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Today's World Affairs Council broadcast brings some of the brightest minds to the air. World Affairs Council President Jane Wales asks leading policymakers, journalists, scholars and artists questions that get to the heart of the stories in the news.

Today's World Affairs Council broadcast brings some of the brightest minds to the air. World Affairs Council President Jane Wales asks leading policymakers, journalists, scholars and artists questions that get to the heart of the stories in the news.
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Location:

San Francisco, CA

Networks:

KQED

Description:

Today's World Affairs Council broadcast brings some of the brightest minds to the air. World Affairs Council President Jane Wales asks leading policymakers, journalists, scholars and artists questions that get to the heart of the stories in the news.

Language:

English

Contact:

2601 Mariposa Street San Francisco, CA 94110 415 864 2000


Episodes

Displacement, Conflict, and Populism: The Geopolitical Impact of Climate Change

9/18/2018
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In the first part of a three part series on climate change, we look at the connection between global warming and world refugee flows. Climate change could displace as many as one billion people by 2050, according to the UN. In countries like the US, where both the status of refugees and the validity of climate change are hotly contested issues, what will that mean for climate change refugees? In conversation with Ray Suarez, former chief national correspondent for PBS NewsHour, is a panel of...

Duration:00:58:59

Joshua Keating: The Future of International Statehood

9/14/2018
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Joshua Keating, staff writer at Slate, talks with Markos Kounalakis, visiting fellow at Stanford's Hoover Institution, about his new book, Invisible Countries: Journeys to the Edge of Nationhood. The book explores the global quest for self-determination, challenging historical boundaries and the very notion of a nation state. We want to hear from you! Please take part in a quick survey to tell us how we can improve our podcast: https://www.surveymonkey.com/r/PWZ7KMW

Duration:00:17:31

Kofi Annan's Leadership Legacy

9/11/2018
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On August 18th, former UN Secretary-General Kofi Annan passed away at the age of 80. In one of his final on-stage conversations he joined World Affairs CEO Jane Wales to talk about his legacy of global leadership, and lessons learned in his mission to create a more stable, peaceful world. We want to hear from you! Please take part in a quick survey to tell us how we can improve our podcast: https://www.surveymonkey.com/r/PWZ7KMW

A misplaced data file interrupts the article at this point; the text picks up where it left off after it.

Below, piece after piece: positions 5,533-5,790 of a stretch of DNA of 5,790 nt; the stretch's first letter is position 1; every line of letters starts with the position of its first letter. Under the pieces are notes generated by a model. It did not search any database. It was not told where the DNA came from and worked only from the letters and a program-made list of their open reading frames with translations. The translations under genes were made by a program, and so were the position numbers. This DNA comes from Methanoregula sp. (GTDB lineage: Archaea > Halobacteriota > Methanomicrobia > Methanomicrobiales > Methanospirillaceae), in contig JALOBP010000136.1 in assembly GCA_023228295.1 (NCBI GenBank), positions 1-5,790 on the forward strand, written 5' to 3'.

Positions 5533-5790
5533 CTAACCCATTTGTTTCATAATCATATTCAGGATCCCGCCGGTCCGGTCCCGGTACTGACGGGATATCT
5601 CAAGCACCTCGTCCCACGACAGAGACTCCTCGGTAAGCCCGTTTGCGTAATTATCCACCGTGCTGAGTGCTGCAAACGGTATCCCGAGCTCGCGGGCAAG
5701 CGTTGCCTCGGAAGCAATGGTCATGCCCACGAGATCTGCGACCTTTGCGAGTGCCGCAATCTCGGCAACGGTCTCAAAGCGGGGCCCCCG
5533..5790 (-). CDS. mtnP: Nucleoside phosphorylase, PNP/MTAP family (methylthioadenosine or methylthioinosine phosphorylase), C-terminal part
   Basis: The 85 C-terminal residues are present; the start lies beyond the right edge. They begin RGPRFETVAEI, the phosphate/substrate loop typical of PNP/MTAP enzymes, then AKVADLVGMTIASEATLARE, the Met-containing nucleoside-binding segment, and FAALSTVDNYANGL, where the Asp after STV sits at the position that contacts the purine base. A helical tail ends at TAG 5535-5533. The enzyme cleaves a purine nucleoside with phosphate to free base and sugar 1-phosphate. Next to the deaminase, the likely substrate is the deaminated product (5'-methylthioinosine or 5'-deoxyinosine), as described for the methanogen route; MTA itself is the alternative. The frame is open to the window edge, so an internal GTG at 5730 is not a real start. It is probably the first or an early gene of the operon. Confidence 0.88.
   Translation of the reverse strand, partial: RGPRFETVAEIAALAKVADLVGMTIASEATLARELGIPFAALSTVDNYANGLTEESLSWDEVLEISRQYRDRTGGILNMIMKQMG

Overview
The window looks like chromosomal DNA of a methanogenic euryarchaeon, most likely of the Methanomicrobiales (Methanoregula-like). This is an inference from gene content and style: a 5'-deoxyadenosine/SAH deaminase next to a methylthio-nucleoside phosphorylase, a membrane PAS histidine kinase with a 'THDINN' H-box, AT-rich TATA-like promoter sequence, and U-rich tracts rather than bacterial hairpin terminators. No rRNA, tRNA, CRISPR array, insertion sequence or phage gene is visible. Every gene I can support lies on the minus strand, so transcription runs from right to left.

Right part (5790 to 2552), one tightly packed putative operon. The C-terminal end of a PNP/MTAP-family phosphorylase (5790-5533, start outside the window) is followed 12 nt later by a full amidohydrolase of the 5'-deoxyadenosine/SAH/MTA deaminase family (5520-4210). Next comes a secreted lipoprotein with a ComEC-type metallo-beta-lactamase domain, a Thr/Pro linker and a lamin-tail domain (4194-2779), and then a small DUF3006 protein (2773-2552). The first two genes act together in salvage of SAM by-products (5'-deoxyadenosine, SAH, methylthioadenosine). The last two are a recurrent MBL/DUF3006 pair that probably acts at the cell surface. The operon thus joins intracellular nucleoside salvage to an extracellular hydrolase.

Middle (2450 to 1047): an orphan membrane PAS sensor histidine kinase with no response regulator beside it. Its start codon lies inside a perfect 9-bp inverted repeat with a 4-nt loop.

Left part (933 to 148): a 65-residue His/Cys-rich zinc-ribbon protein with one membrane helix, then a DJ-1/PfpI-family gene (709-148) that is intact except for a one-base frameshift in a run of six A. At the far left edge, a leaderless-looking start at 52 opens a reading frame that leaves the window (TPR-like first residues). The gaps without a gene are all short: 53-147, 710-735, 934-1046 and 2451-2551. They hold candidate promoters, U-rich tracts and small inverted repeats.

Duration:00:39:59

Admiral James Stavridis and Richard Fontaine: Extended Missions: The American Military Abroad

8/28/2018
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The conflict in Afghanistan reaches its 17th anniversary in October, and US involvement in Iraq will be 15 years. Americans are aware of these wars, but what about the almost 200,000 other US military personnel stationed around the world in over 130 countries? Where are American forces and what explains the large military footprint? Admiral James Stavridis, former NATO Supreme Allied Commander and Dean of the Fletcher School at Tufts University, and Richard Fontaine, President of the Center...

Duration:00:27:51

Peter Piot: Preparing for the Next Global Epidemic

8/21/2018
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It’s been 100 years since the Spanish flu killed millions worldwide. While we’ve made medical and technological progress in the century since, the world remains vulnerable to mass disease. In this week’s episode, we’ll discuss how greater mobility, population pressures and climate change increase the risk of global epidemics. Peter Piot, Director of Global Health at the London School of Hygiene & Tropical Medicine, talks with Markos Kounalakis, visiting fellow at Stanford's Hoover...

Duration:00:26:06

Elizabeth Economy and John Pomfret: As US Leadership in Global Affairs Recedes, is China Stepping in to Fill the Void?

8/14/2018
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As the US continues to abdicate its leadership role in global affairs, China’s international influence continues to grow – diplomatically, economically and politically. Will it, can it, fill the void? And how will its role on the world stage influence domestic policy? Elizabeth Economy, senior fellow and director for Asia studies at the Council on Foreign Relations, and John Pomfret, former Washington Post bureau chief in Beijing, and author of “The Beautiful Country and the Middle Kingdom:...